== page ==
Moving ahead with the verse, where the ESV has “made it known,” we were told to take it as “made it known by means of signs.” A parallel is found in Daniel 2:45, where God is making known to the king what will happen in the future and uses dream imagery to do so.

This offers an answer to the (smart) question: “If we don’t take this literally, what’s to keep us taking everything figuratively?” The answer is: We do expect there to be some clear indicators in the text that we are dealing with something less than literal. We have other books like Daniel and Ezekiel which present the future shape of history using dream imagery. This kind of imagery made itself known as early as Genesis, where Joseph interprets Pharaoh’s dream to him, with what is coming presented under the sign of figurative animals, and even symbolic periods of time, where a unit of time is given as a cow, rather than the year for which it stands (see Genesis 41). So we have precedent within Scripture itself. The first time we see such imagery, we are explicitly told it is a dream. Later, we are familiar with it and don’t need to be told.

Knowing what we are told at the beginning of the book, we can answer the question of whether or not we should expect to find current day newspaper or TV news events in the book. The answer is, “Yes!” But not like we might have expected from a dispensationalist reading. Revelation is not only a presentation of war scenarios to take place only at the end of the age, but a presentation of what is happening in human history, especially since the first coming of Christ into the world. (He is born several times in the book, an indicator that the time is not presented in a straight forward fashion, either.) Many images seem to point to events throughout the church age, but others are reserved for the end. In Biblical terms, the whole period since the coming of Christ could be termed the “Last Days.”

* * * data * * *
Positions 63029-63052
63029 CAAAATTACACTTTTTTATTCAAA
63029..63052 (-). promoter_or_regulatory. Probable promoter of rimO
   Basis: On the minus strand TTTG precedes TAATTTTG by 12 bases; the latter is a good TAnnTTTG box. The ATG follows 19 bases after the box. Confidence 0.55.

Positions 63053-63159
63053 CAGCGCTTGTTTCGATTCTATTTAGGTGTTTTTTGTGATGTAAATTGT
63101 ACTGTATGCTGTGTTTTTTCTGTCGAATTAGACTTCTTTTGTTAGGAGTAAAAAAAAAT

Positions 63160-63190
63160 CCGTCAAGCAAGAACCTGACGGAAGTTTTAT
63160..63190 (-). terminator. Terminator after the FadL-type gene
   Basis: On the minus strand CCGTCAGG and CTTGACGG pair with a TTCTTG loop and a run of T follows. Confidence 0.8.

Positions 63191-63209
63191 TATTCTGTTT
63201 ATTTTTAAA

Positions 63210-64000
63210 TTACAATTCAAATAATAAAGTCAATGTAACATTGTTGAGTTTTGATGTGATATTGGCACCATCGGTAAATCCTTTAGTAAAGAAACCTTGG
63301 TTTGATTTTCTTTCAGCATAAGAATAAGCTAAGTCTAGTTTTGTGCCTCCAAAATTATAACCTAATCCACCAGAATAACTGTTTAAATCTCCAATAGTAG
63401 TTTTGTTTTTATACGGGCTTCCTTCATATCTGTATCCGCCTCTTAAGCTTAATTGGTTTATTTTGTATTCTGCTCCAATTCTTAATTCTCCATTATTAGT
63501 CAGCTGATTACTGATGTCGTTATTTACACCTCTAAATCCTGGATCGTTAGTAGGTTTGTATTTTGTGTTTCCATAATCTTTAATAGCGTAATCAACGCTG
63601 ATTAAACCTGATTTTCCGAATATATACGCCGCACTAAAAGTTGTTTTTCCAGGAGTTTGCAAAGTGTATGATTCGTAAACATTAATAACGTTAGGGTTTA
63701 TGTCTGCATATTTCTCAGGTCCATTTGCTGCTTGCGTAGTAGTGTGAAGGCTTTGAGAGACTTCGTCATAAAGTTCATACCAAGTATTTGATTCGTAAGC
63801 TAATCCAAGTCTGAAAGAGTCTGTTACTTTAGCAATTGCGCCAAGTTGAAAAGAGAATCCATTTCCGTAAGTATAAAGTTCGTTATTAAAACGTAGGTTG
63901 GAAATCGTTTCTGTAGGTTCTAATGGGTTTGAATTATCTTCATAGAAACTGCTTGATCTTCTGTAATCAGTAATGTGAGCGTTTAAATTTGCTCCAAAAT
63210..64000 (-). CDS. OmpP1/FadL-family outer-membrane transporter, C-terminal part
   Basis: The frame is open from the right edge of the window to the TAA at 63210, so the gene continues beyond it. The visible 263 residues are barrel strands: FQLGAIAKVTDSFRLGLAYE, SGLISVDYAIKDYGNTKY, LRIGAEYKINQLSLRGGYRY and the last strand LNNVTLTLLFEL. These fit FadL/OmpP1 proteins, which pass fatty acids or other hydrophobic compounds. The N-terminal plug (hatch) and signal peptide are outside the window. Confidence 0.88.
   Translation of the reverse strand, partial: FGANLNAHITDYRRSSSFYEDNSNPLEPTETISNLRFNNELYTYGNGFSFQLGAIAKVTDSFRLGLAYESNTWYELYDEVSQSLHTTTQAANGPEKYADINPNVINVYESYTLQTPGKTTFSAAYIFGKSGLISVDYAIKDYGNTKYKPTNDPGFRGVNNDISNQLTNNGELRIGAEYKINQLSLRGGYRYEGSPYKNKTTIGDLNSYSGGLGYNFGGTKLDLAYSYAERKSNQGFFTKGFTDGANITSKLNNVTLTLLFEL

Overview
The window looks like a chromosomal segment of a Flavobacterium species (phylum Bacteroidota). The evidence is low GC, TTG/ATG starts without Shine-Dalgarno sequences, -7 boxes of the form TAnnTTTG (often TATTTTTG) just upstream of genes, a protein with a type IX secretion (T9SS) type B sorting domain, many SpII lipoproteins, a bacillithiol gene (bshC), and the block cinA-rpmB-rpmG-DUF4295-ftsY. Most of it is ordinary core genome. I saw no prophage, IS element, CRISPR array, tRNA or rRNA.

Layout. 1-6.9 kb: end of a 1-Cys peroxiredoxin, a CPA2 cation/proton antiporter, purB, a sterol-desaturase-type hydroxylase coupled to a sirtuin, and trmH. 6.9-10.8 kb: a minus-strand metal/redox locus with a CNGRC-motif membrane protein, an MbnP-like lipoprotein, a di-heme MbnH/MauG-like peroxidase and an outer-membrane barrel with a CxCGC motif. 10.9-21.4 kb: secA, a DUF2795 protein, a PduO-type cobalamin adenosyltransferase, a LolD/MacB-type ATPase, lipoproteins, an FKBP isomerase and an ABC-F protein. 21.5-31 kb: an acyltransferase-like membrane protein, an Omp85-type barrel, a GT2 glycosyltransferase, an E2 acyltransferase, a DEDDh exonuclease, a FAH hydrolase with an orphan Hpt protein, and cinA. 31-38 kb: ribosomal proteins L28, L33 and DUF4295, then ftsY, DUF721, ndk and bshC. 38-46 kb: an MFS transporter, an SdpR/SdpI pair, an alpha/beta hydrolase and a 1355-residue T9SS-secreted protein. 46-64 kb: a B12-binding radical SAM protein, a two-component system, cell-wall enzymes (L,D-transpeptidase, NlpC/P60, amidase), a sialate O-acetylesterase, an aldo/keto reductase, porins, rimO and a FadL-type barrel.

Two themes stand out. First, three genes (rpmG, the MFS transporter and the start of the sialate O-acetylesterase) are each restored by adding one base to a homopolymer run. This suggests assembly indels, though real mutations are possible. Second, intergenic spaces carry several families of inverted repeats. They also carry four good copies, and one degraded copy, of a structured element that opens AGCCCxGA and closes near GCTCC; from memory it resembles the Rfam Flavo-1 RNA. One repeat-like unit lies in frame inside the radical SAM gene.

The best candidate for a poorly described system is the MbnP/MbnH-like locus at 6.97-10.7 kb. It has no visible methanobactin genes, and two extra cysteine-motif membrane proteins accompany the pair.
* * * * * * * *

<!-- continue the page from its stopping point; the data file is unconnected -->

The first time we see such imagery, we are explicitly told it is a dream. Later, we are familiar with it and don’t need to be told.

This has been described as “prophetic perspective.” An Old Testament prophet sees events in the distant future, and his vision seems to encompass a short period of time. As we approach closer and closer to these events, we discover they are distant from each other. Think of Eve. She was given a promise of a redeemer who will crush the serpent, and she imagines when she gives birth to Cain that this is the redeemer. And yet we still have not seen the end of Eve’s story! Human history may continue longer than we would imagine possible.

The book of Revelation is equipping us with the imagination needed to see God on the throne despite whatever future may be in store for us. So let us read the book as it asks us to read it: knowing that its imagery is not primarily there to describe futuristic visions of military hardware for one last generation, but rather borrows from earlier imagery to let us know what is going on. If it describes a future, it is the entire future of the church so it includes us whether we are the last generation of Christians or not. Take up the book and read it again. I am less worried about whether or not you end up as a Premillennialist, a Postmillennialist, an Amillennialist, or a Panmillenialist, so long as you find Christ in the book.